With roughly 12.5% of the population over 65 years of age, it is understandable that some people are thinking of downsizing because they may not need the amount of space they did in the past. There is something to be said for the freedom acquired by divesting yourself of things that have been accumulated over the years but are no longer needed. Should you downsize your home? It does have its benefits.
Moving to a less expensive home might provide cash that could be used to pay down debt, payoff or shrink your mortgage, or increase your investments for additional income or retirement savings.
Savings can also be recognized in the lower utility costs associated with a smaller home, not to mention, the lower premiums for insurance and possibly property taxes.
Going from the home where you reared your family to one of the new tiny homes may be a bit extreme, but downsizing to something that is two-thirds or one-half the size of your current home may certainly be reasonable. Downsizing might require you to move to a different neighborhood or city. This could be a positive thing depending on your interests, needs and lifestyle.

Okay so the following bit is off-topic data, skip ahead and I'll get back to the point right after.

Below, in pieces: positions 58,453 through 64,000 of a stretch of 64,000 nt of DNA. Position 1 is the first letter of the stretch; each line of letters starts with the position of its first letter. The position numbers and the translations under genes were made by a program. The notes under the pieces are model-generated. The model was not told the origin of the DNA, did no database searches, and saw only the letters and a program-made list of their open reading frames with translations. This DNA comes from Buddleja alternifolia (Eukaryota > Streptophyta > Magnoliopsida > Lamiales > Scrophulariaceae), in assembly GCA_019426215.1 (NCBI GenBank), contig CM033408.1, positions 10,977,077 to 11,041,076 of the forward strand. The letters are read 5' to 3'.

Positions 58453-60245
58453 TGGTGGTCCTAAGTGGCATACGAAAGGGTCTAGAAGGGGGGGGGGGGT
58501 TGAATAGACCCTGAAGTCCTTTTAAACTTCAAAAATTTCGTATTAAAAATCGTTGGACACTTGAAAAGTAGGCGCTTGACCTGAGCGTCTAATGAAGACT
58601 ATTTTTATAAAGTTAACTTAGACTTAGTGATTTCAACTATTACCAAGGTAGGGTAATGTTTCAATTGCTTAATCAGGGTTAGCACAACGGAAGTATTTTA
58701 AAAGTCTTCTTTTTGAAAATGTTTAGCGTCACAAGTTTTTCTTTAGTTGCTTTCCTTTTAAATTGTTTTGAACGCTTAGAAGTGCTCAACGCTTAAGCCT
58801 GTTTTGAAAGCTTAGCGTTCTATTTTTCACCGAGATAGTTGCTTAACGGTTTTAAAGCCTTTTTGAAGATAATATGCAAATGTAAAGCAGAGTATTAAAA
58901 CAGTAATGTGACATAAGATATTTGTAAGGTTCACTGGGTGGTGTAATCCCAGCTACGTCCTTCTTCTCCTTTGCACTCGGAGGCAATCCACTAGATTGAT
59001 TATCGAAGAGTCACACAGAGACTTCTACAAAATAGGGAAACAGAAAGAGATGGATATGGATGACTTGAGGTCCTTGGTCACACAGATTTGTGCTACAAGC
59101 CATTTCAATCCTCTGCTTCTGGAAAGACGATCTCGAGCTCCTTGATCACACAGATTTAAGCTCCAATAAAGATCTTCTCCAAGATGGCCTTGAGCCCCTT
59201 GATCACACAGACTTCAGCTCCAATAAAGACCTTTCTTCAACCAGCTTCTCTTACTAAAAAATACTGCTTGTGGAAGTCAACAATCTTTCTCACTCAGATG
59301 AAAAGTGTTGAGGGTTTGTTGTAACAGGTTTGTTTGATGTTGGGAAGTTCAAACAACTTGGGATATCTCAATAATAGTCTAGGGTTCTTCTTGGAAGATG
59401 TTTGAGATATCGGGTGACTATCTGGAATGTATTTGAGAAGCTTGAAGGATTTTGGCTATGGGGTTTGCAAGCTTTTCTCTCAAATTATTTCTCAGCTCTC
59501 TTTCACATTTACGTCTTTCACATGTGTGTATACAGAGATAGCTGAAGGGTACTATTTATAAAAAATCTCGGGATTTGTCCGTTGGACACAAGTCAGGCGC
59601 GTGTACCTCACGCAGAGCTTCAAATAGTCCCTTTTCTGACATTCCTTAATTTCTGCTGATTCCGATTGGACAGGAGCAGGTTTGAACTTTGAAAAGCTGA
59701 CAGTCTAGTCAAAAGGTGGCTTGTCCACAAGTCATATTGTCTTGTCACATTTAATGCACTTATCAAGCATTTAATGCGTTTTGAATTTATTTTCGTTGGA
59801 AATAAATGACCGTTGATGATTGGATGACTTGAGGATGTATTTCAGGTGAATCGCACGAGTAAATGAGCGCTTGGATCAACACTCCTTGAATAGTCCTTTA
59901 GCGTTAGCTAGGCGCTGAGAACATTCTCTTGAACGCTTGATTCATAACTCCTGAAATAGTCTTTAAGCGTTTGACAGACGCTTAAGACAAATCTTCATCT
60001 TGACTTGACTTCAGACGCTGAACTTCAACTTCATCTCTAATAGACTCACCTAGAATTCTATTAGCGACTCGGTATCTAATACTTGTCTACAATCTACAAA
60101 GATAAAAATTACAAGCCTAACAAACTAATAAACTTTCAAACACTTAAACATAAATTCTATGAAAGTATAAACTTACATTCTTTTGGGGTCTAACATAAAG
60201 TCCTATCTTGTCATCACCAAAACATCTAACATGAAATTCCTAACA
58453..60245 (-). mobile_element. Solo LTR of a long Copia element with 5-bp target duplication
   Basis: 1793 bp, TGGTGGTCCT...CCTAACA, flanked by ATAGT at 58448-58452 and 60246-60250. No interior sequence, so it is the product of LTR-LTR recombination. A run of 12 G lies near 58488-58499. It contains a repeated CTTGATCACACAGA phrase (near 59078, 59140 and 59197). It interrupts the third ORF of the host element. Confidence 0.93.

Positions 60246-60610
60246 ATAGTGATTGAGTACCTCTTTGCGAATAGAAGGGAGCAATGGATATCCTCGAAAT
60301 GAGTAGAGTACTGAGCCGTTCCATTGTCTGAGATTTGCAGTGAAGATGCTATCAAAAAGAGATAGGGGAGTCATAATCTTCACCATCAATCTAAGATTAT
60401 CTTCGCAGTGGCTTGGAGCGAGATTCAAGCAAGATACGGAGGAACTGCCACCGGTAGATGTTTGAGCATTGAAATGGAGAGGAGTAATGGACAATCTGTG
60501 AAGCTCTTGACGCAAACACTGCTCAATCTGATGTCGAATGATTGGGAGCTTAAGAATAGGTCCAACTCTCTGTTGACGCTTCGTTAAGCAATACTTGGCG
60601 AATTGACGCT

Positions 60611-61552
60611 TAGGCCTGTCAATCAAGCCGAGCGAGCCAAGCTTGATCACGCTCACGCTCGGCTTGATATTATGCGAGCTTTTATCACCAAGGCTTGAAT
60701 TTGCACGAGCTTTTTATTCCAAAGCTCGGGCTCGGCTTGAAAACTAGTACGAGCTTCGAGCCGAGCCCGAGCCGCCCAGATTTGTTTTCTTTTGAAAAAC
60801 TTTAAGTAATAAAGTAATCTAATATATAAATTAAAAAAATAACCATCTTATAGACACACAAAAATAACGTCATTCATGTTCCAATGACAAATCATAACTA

At one time, the IRS had a once-in-a-lifetime exclusion of $125,000 of gain from a principal residence but this has changed. Homeowners are now eligible for an exclusion of $250,000 of gain for single taxpayers and up to $500,000 for married taxpayers who have owned and lived in their home two out of the last five years and haven’t taken the exclusion in the previous 24 months.
You should consult a tax professional to see how these tax laws affect your situation. If after consulting your tax professional, you think downsizing might be an option you’d like to investigate, contact me. I’ll help you crunch the numbers to see if it makes sense. Then I’ll show you how to get top dollar for your current home and negotiate the best deal on your next one.